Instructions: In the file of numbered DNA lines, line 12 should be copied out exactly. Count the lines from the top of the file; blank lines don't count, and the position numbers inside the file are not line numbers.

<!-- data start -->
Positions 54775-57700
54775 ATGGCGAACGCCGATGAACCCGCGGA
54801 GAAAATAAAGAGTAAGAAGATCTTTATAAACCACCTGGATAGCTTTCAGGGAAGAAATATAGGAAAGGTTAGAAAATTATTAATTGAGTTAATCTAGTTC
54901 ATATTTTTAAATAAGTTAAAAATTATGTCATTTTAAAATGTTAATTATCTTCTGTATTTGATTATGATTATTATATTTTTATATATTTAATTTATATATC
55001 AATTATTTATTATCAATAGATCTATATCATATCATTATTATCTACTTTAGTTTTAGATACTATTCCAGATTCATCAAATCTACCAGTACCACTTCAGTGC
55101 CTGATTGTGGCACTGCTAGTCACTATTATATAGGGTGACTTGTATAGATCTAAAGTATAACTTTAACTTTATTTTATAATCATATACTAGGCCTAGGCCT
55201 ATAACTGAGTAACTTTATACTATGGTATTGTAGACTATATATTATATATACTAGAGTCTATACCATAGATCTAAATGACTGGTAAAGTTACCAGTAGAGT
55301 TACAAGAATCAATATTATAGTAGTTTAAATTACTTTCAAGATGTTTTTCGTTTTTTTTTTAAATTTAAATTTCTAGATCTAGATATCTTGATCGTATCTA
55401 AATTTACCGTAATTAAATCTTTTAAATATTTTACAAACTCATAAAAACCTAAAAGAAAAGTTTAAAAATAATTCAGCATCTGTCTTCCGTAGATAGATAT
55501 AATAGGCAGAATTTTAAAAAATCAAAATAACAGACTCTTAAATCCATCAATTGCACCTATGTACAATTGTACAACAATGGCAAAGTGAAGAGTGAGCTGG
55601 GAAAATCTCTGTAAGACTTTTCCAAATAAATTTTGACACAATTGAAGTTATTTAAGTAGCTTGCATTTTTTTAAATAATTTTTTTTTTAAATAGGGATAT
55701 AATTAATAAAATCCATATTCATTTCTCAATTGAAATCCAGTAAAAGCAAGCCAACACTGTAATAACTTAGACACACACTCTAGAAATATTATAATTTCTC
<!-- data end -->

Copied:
55701 AATTAATAAAATCCATATTCATTTCTCAATTGAAATCCAGTAAAAGCAAGCCAACACTGTAATAACTTAGACACACACTCTAGAAATATTATAATTTCTC